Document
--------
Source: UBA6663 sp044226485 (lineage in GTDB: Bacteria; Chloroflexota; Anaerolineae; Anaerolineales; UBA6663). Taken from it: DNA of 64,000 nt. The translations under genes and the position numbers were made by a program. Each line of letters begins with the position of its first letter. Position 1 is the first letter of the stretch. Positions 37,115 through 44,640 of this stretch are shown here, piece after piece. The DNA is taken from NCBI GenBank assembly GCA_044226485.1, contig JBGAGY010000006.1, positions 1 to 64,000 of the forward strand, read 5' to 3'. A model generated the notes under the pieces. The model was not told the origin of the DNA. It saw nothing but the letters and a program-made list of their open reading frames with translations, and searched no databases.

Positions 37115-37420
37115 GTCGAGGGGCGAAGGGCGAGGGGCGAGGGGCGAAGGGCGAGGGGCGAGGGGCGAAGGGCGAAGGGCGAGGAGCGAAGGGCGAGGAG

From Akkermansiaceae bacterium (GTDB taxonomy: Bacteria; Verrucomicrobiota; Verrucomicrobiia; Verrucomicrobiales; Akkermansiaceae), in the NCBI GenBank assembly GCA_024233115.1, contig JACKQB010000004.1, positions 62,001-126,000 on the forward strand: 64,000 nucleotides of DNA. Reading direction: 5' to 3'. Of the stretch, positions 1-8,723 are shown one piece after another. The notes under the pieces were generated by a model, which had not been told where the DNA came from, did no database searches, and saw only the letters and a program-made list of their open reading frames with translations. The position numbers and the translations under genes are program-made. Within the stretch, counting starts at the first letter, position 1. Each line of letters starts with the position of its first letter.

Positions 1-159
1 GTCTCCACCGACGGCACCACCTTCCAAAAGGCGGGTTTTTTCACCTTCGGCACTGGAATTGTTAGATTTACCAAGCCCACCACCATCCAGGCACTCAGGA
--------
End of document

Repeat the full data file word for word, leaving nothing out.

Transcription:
Source: UBA6663 sp044226485 (lineage in GTDB: Bacteria; Chloroflexota; Anaerolineae; Anaerolineales; UBA6663). Taken from it: DNA of 64,000 nt. The translations under genes and the position numbers were made by a program. Each line of letters begins with the position of its first letter. Position 1 is the first letter of the stretch. Positions 37,115 through 44,640 of this stretch are shown here, piece after piece. The DNA is taken from NCBI GenBank assembly GCA_044226485.1, contig JBGAGY010000006.1, positions 1 to 64,000 of the forward strand, read 5' to 3'. A model generated the notes under the pieces. The model was not told the origin of the DNA. It saw nothing but the letters and a program-made list of their open reading frames with translations, and searched no databases.

Positions 37115-37420
37115 GTCGAGGGGCGAAGGGCGAGGGGCGAGGGGCGAAGGGCGAGGGGCGAGGGGCGAAGGGCGAAGGGCGAGGAGCGAAGGGCGAGGAG

From Akkermansiaceae bacterium (GTDB taxonomy: Bacteria; Verrucomicrobiota; Verrucomicrobiia; Verrucomicrobiales; Akkermansiaceae), in the NCBI GenBank assembly GCA_024233115.1, contig JACKQB010000004.1, positions 62,001-126,000 on the forward strand: 64,000 nucleotides of DNA. Reading direction: 5' to 3'. Of the stretch, positions 1-8,723 are shown one piece after another. The notes under the pieces were generated by a model, which had not been told where the DNA came from, did no database searches, and saw only the letters and a program-made list of their open reading frames with translations. The position numbers and the translations under genes are program-made. Within the stretch, counting starts at the first letter, position 1. Each line of letters starts with the position of its first letter.

Positions 1-159
1 GTCTCCACCGACGGCACCACCTTCCAAAAGGCGGGTTTTTTCACCTTCGGCACTGGAATTGTTAGATTTACCAAGCCCACCACCATCCAGGCACTCAGGA